Wednesday, 9 January 2013

Rationalisation = New Journey Opportunities???

This week Network Rail revealed their Strategic Business Plan. I won't go into all the details - sadly electrification of the line to Hull is no nearer - but buried within the Network Rail Route Specification 2012 - London North Eastern document on page 236 is a table relating to the Barton branch. In the project description column it says "Rationalisation and Infrastructure Improvements on the Barton On Humber Branch". The output change is listed as "New journey opportunities". From recent Friends of the Barton Line meeting minutes I recall a mention of singling some or all of the double track section between Oxmarsh (New Holland) and Ulceby. So how does reducing capacity facilitate new journey opportunities?

Page 235 has some more information, linespeed is planned to alter from predominantly 60mph to (simply) 60mph and the service levels will be unchanged. And typical Barton to Cleethorpes journey time remains 24 minutes ... If you know how to do Barton to Cleethorpes at 60mph in 24 minutes please post let me know!!! (someone has mixed up Cleethorpes with Ulceby).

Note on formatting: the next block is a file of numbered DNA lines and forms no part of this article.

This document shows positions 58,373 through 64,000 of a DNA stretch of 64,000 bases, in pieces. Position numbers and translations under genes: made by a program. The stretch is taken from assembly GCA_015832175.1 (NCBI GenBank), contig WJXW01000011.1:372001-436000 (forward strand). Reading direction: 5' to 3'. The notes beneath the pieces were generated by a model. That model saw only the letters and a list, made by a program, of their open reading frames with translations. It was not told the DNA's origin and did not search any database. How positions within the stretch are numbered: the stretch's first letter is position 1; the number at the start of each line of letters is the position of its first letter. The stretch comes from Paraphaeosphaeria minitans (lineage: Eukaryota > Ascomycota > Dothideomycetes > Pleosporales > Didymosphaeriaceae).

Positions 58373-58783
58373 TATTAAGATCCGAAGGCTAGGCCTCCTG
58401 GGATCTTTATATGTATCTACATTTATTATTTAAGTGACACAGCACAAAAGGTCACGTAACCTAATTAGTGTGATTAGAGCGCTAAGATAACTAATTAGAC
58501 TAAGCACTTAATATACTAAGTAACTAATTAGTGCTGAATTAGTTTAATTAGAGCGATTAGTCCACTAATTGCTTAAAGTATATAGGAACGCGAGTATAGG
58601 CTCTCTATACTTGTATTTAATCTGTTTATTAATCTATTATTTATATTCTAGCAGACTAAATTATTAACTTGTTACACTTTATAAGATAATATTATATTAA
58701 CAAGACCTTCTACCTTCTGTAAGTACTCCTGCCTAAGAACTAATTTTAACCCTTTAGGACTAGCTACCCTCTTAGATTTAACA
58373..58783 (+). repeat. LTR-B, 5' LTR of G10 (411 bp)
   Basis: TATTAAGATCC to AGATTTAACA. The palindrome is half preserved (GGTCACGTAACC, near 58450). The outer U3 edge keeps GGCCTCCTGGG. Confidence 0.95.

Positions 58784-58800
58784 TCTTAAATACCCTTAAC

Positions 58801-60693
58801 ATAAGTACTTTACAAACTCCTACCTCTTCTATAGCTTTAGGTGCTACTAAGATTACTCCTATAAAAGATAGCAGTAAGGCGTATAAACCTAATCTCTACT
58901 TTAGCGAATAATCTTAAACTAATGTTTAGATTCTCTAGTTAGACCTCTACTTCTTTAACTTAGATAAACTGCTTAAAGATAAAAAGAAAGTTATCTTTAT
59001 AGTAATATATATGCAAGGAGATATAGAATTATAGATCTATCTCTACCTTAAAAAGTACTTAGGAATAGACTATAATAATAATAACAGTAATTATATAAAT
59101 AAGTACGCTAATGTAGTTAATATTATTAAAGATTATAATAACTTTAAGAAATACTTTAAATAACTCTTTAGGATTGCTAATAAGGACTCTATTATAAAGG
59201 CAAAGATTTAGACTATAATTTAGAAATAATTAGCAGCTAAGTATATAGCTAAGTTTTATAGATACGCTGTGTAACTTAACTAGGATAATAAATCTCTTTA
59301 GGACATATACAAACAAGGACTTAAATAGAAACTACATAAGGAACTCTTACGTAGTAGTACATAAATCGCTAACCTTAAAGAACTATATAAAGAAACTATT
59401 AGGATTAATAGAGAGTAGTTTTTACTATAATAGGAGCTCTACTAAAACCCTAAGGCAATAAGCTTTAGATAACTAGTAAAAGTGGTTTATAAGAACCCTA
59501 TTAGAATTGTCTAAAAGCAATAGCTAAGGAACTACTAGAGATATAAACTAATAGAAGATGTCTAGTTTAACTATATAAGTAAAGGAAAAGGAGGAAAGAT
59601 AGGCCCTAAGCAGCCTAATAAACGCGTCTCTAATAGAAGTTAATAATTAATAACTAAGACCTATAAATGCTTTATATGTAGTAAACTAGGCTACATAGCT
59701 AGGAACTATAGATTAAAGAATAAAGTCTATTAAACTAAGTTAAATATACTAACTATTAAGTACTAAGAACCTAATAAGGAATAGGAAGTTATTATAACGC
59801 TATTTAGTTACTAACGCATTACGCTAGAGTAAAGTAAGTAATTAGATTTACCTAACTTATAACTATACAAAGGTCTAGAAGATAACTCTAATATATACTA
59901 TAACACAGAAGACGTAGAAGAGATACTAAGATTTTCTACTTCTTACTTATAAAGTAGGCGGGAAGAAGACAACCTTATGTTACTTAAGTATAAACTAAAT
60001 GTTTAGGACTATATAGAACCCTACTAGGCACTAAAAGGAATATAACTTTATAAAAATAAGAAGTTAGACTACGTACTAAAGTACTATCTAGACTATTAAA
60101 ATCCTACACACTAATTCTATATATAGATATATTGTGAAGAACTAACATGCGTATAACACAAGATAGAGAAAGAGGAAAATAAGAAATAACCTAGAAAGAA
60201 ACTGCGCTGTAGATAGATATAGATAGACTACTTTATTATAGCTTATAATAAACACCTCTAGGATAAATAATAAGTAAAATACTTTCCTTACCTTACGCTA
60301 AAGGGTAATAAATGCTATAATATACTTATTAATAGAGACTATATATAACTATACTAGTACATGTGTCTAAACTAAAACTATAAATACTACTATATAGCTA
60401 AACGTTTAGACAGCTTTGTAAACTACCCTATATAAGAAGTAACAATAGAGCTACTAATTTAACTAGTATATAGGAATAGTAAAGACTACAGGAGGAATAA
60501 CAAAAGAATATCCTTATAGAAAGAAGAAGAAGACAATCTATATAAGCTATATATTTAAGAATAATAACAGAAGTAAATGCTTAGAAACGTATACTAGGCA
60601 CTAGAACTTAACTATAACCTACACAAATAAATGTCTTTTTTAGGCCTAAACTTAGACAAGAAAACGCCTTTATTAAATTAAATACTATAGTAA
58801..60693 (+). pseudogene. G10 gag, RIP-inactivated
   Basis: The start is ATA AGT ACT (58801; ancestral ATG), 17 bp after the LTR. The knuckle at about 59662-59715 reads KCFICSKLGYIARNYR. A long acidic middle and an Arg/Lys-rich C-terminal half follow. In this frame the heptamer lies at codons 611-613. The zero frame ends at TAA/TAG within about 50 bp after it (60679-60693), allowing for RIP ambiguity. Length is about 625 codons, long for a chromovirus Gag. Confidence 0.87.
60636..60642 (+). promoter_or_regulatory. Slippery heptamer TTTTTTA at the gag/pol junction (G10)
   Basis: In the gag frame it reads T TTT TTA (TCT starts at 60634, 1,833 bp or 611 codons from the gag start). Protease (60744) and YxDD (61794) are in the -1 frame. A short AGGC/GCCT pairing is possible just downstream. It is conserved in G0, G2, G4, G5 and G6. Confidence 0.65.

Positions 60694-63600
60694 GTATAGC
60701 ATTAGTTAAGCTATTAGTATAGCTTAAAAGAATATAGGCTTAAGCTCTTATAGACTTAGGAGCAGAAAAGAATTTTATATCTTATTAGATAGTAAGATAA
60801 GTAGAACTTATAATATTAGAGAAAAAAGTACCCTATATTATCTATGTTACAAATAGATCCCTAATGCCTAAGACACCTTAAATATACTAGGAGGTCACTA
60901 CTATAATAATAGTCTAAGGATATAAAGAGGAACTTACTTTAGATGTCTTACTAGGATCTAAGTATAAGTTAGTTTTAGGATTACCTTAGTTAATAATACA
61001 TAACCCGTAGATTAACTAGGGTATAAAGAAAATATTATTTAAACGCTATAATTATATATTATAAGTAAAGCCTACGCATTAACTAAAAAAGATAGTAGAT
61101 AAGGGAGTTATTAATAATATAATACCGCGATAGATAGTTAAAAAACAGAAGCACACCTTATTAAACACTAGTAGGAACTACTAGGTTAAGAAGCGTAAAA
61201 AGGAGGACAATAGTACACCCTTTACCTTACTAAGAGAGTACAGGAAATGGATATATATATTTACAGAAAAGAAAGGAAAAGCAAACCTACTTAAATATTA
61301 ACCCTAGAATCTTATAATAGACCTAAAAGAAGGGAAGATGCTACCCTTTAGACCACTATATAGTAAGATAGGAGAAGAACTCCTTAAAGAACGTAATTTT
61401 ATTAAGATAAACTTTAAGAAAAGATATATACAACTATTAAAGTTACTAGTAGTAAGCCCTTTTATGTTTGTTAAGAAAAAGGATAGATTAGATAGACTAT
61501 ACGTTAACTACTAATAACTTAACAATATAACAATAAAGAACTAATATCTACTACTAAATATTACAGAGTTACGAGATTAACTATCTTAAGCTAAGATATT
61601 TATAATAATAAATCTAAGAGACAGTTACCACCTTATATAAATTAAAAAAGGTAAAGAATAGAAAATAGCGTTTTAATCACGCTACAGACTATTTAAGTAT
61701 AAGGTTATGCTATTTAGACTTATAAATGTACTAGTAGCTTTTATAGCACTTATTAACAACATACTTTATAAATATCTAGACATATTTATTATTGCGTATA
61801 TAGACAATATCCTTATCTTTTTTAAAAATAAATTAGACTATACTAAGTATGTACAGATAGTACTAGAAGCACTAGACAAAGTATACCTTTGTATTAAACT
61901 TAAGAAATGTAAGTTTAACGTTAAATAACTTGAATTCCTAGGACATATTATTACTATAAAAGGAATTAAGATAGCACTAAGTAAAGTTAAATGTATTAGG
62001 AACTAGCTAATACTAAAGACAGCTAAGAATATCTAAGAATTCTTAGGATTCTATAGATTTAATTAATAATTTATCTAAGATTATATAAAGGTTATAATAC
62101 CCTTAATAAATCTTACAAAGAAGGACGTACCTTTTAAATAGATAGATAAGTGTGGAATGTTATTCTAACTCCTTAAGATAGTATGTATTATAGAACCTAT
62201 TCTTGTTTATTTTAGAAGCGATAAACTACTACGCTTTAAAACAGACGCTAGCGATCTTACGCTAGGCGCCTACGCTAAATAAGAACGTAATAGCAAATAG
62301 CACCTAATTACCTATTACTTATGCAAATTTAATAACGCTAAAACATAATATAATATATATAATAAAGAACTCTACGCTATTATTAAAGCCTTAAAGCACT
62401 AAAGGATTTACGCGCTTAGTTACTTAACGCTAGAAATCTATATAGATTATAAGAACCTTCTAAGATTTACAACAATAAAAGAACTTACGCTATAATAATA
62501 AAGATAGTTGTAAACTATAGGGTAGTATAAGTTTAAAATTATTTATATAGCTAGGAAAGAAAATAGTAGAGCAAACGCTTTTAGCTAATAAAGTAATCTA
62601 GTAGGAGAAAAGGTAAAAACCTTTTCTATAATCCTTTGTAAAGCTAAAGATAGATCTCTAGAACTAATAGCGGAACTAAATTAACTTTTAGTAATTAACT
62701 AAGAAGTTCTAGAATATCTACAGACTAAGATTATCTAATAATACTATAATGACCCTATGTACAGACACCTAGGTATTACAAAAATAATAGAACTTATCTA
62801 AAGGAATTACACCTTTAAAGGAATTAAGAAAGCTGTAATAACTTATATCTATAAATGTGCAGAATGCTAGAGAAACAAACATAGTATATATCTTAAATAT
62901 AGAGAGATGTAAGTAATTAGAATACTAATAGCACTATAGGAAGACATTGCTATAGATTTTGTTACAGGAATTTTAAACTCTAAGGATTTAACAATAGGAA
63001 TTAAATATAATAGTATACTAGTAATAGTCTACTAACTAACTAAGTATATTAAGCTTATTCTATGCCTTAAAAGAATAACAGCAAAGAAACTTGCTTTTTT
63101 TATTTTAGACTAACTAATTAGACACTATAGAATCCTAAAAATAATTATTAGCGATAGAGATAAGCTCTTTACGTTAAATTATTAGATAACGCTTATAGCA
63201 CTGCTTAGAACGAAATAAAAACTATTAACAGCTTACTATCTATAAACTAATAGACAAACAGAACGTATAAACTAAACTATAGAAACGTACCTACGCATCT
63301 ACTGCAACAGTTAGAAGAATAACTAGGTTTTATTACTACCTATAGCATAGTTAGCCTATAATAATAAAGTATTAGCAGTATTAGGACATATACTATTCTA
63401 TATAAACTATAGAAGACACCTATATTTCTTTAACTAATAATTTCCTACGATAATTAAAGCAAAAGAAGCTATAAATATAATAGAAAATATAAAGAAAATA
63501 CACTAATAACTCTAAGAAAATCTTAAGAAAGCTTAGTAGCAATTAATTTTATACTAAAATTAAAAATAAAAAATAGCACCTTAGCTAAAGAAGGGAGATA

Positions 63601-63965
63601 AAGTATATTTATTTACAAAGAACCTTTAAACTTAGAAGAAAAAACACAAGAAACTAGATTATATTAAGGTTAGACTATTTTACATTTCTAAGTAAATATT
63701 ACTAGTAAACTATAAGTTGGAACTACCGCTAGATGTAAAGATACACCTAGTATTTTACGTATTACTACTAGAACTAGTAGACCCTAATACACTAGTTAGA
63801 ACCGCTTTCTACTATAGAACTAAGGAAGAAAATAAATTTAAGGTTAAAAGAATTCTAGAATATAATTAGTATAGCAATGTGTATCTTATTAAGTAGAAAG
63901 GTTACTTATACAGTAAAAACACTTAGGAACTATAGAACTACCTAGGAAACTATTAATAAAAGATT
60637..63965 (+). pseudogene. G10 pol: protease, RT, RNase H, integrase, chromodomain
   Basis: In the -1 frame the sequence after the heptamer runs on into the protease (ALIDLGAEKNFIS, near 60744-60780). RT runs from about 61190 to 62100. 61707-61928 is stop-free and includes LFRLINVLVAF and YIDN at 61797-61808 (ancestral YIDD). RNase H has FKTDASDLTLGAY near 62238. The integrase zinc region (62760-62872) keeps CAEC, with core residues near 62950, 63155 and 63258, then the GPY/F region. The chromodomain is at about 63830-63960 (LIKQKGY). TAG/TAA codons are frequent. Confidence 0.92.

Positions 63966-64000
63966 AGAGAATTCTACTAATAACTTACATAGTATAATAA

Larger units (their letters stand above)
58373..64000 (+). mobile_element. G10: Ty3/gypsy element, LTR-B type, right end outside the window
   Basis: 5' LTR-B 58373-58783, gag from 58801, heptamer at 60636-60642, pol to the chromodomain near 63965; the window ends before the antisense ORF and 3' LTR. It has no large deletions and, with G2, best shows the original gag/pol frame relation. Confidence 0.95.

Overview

Being serious again there is nothing planned to facilitate new journey opportunities at all, just to maintain the current timetable at hopefully less cost, which I presume is the idea behind singling under-utilised double track sections. One of those schemes which provokes mixed emotions - reducing costs is essential, but would it be regretted some time in the future? But why not just be honest about why it is being done?

1 comment:

David Barrett said...

Indeed the only passenger service South of the Humber which may see any improvement is that via Scunthorpe with a proposed Line Speed of 75 MPH and the prospect of 4 car units (but only because of traffic growth West of Doncaster in this case). Of course that other raw wound of mine, the Grimsby to Lincoln service also shows no change in frequency or scope and considering the vast difference in passenger numbers and populations served makes the provision on the Barton Branch look positively generous.